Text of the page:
Wangford Auxiliary Unit Patrol
This page was last updated at 10:11 am on 13/8/12
Thank you for selecting information on the Wangford Auxiliary Unit Patrol
and Operational Base in Suffolk. The info and images below have been supplied by CART's Norfolk CIO, Evelyn Simak
and CART's Suffolk CIO Adrian Pye.
The Wangford Aux is part of the Beccles Group of 5 patrols
W.D.G. Bartram as C/o.
It is currently unknown when the patrol was formed.
Pte. William "Billy" Hazell
Pte. George Frederick Breyenton
Source: Stephen Lewins (CART CIO for Northumberland)
The land forms part of the Henham Estate as was accessed with the land owners permission.
The OB is situated in small woodland roughly in the middle between the villages of Wangford and Uggeshall, above
marsh pastures. It sits in mature woodland and remains intact. It measures 7.30m (L) x 3.05m (W) x 2.30m (highest
point) and is orientated: NW-SE / 85’ A.S.L.
The OB is an elephant shelter-type underground structure comprising a Nissen hut resting on a concrete plinth
which seems to originally have been painted white. Both end walls were built from mainly breezeblocks with some red
bricks. The entrance is at the south-east end with the exit facing it at the opposite end. There are two glazed
ceramic pipe vents in the south-east wall and one in the north-west wall (near exit).
It has a drop-down shaft entrance built from breezeblocks, the cover of which appears to have been a reinforced
concrete slab (shattered): 0.76m x 1.40m, depth 2.40m, 9 (corroded) and there are steel rungs set across one
There is a shallow recess at the bottom of the south-facing wall (room for counterweights?). Broken concrete and
breezeblocks lying near the wall recess.
Other physical remains.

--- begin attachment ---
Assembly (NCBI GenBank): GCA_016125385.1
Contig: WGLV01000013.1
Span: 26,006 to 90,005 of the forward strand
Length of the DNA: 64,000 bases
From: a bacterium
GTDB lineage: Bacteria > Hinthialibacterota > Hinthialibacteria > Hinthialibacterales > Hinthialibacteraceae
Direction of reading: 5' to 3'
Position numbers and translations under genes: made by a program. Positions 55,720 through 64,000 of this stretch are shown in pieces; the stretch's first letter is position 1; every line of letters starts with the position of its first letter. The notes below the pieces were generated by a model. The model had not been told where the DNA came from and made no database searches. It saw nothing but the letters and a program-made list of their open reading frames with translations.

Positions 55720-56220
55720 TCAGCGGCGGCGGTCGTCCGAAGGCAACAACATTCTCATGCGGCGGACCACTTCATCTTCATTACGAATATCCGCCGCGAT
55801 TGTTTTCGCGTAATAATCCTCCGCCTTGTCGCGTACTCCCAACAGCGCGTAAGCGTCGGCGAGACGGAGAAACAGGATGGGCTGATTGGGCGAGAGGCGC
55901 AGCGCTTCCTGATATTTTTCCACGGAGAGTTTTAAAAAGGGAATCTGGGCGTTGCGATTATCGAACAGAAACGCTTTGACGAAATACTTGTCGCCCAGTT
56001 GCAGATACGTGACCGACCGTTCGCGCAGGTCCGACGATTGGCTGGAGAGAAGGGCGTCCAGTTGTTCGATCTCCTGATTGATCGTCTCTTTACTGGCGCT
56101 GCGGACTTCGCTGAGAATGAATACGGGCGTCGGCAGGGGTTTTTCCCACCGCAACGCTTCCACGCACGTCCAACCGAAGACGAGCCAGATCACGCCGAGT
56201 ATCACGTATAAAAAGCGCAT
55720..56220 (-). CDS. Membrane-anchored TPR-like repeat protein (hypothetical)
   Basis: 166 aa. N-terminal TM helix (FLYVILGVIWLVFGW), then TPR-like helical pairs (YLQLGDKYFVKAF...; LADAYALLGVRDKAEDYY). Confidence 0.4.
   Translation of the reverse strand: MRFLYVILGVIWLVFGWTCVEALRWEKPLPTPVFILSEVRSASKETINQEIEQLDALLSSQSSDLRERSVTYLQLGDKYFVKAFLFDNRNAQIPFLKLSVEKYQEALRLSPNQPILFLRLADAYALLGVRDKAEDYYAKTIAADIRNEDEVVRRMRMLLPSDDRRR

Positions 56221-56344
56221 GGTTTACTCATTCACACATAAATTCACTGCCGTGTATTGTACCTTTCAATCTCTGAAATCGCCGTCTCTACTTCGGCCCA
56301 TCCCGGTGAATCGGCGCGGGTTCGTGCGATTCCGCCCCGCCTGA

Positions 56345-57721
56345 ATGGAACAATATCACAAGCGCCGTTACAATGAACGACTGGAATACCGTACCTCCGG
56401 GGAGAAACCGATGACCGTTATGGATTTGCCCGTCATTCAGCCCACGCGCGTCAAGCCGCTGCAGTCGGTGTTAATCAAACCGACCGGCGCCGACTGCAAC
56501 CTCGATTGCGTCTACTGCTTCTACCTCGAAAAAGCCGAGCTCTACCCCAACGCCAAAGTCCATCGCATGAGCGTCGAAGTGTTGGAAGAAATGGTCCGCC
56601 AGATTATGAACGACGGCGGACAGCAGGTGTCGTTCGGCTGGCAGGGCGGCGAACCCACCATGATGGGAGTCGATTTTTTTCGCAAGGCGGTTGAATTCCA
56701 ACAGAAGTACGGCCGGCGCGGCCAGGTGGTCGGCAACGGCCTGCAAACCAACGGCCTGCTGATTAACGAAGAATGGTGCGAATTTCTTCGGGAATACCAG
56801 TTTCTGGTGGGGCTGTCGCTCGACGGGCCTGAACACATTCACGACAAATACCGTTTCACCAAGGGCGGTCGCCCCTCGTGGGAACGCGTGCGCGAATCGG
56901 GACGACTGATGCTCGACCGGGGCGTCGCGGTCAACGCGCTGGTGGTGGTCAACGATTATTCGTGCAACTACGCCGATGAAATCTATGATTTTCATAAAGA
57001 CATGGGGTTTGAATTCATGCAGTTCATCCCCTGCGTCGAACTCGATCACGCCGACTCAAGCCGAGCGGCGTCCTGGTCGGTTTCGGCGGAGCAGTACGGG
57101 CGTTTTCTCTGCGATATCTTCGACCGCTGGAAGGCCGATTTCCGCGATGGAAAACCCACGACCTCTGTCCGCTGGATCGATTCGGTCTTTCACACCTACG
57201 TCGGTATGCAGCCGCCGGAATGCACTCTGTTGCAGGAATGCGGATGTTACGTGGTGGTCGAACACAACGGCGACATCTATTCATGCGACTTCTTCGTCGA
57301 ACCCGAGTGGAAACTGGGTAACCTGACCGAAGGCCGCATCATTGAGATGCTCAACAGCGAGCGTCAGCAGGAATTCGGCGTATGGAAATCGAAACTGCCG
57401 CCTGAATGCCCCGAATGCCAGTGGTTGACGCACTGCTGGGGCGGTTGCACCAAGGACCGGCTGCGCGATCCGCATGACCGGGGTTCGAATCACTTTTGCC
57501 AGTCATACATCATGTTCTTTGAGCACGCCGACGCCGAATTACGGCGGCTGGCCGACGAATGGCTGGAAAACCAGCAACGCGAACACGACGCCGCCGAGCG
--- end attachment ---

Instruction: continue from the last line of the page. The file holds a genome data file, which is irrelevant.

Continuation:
Bucket, glass jar, aluminium flask, broken ceramic piping, saucepan, 1940s Valor Junior No. 56 Kerosene heater
stove, unidentified steel frame ?, lantern?, chain hanging from roof, hook affixed to side of roof, vent covers,
remains of original lid ?, rusty tin
The structure is in very good condition although the curved corrugated sheets have started to corrode from the
base. A number of items (probably used by patrol members) were found inside. The entrance cover appears to have
been a reinforced concrete slab and has been shattered. Pieces of broken concrete and breezeblocks were found on
the floor of the entrance shaft. Pieces of broken concrete reinforced with steel rods (original lid ?) were found
in the corner beside the entrance. The exit appears to have collapsed. Its internal opening is backfilled with sand
that forms a fairly large heap on the ground below, partially obscuring the exit opening. We found broken pieces of
glazed ceramic pipes and rusty pieces of corrugated iron mixed in with the sand. Corrugated iron lining the exit
passage can be seen around the upper rim and sides. We failed to find the exterior opening of the emergency exit
which, according to Mr Edwards who played here as a child, used to be surrounded by bricks or concrete. He
describes the exit as a narrow, level tunnel. He could not remember if the tunnel ran in a straight line or whether
it was curved.
Observation Post/s: Currently unknown.
Stephen Lewins / CART
“Suffolk At War (1940-1944)” by Geoff Dewing (1996): marked on map,
Ray Edwards, Brampton (oral report)
If you can help with any info please